The basic science of the subchondral bone

  • Henning MadryEmail author
  • C. Niek van Dijk
  • Magdalena Mueller-Gerbl


In the past decades, considerable efforts have been made to propose experimental and clinical treatments for articular cartilage defects. Yet, the problem of cartilage defects extending deep in the underlying subchondral bone has not received adequate attention. A profound understanding of the basic anatomic aspects of this particular site, together with the pathophysiology of diseases affecting the subchondral bone is the key to develop targeted and effective therapeutic strategies to treat osteochondral defects. The subchondral bone consists of the subchondral bone plate and the subarticular spongiosa. It is separated by the cement line from the calcified zone of the articular cartilage. A variable anatomy is characteristic for the subchondral region, reflected in differences in thickness, density, and composition of the subchondral bone plate, contour of the tidemark and cement line, and the number and types of channels penetrating into the calcified cartilage. This review aims at providing insights into the anatomy, morphology, and pathology of the subchondral bone. Individual diseases affecting the subchondral bone, such as traumatic osteochondral defects, osteochondritis dissecans, osteonecrosis, and osteoarthritis are also discussed. A better knowledge of the basic science of the subchondral region, together with additional investigations in animal models and patients may translate into improved therapies for articular cartilage defects that arise from or extend into the subchondral bone.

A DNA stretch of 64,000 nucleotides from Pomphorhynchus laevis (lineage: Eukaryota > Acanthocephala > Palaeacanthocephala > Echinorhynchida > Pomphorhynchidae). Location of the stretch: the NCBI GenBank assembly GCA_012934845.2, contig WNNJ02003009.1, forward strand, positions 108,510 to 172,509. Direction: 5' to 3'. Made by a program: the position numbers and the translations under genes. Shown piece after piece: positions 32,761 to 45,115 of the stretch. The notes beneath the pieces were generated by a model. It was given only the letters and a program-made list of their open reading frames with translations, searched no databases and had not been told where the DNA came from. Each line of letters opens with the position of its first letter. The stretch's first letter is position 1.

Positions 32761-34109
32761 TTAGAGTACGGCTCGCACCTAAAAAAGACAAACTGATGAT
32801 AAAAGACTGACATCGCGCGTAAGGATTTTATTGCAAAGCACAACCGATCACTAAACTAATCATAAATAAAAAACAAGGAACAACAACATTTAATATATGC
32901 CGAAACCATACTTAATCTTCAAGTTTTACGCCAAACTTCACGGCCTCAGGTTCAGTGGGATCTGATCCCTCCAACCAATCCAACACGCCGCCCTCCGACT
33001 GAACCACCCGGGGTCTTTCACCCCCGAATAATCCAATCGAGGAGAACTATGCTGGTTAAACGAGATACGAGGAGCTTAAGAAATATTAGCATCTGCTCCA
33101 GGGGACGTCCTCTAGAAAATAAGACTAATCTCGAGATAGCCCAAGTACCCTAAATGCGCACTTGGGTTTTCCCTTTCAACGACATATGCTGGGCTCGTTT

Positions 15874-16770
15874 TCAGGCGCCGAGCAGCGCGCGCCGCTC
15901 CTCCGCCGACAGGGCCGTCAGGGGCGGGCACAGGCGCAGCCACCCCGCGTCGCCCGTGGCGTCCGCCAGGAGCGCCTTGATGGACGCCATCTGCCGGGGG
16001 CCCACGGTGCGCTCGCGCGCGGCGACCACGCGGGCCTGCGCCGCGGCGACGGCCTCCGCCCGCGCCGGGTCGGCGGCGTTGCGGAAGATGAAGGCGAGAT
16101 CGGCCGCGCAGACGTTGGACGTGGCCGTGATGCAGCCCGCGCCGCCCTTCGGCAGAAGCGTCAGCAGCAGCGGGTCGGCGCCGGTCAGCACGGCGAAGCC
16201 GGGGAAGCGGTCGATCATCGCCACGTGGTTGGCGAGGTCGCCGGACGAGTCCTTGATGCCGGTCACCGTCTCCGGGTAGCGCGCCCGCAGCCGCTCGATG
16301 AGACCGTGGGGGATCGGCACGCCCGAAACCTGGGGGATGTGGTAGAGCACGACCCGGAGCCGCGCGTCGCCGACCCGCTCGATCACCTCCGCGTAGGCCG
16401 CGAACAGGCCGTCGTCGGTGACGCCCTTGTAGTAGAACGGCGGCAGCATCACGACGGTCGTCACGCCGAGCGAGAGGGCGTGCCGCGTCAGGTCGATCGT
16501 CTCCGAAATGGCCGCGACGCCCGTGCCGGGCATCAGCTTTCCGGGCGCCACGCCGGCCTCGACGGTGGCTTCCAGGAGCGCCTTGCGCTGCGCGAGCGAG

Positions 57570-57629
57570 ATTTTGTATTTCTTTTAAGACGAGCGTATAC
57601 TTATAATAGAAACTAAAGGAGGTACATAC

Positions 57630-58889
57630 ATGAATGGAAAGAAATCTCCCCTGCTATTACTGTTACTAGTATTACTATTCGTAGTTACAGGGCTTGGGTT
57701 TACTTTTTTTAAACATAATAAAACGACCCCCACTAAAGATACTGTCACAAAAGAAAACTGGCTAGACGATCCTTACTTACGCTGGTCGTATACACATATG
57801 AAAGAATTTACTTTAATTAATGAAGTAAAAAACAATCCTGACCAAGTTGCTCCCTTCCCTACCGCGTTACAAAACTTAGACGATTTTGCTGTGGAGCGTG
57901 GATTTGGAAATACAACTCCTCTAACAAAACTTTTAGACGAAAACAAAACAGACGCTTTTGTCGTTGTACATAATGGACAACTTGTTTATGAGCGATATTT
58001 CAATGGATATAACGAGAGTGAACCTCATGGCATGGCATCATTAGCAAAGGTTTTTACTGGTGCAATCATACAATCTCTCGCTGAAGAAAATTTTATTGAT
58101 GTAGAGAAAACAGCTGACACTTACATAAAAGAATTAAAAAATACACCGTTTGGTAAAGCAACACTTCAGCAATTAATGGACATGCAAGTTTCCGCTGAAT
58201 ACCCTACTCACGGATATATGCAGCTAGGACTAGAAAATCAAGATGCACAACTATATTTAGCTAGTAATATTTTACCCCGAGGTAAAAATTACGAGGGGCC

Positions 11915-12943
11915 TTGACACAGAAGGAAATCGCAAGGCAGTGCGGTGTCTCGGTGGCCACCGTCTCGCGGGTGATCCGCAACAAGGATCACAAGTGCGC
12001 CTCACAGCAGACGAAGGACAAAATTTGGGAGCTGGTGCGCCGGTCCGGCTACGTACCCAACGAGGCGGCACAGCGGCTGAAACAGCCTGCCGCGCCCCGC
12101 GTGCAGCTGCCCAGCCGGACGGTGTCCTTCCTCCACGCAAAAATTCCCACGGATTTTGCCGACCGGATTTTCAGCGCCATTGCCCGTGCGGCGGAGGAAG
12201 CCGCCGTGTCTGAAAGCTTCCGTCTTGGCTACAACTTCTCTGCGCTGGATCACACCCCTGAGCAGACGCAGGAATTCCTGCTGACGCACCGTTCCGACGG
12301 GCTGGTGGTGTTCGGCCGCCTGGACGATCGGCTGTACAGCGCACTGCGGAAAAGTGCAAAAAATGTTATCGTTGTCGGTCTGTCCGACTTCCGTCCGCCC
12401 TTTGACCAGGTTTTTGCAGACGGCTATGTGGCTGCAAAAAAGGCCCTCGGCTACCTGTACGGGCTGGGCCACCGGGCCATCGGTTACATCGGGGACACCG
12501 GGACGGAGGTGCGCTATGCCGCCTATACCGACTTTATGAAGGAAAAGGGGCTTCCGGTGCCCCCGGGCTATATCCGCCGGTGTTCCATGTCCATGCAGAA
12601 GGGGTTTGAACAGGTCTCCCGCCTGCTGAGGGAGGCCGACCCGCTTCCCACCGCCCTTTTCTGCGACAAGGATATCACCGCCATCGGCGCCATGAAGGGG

Subchondral bone Subchondral bone plate Osteochondral defects Osteochondritis dissecans Osteonecrosis Osteoarthritis 



We thank Magali Cucchiarini, Ph.D. for helpful suggestions and Elke Dooley for help with the manuscript preparation. Supported in part by the Deutsche Forschungsgemeinschaft (DFG) and the Fonds National de la Recherche (FNR).


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© Springer-Verlag 2010

Authors and Affiliations

  • Henning Madry
    • 1
    Email author
  • C. Niek van Dijk
    • 2
  • Magdalena Mueller-Gerbl
    • 3
  1. 1.Institute for Experimental Orthopaedics, Department of Orthopaedic SurgerySaarland University Medical CenterHomburgGermany
  2. 2.Department of Orthopaedic Surgery, Academic Medical CenterUniversity of AmsterdamAmsterdamThe Netherlands
  3. 3.Anatomisches InstituteBaselSwitzerland

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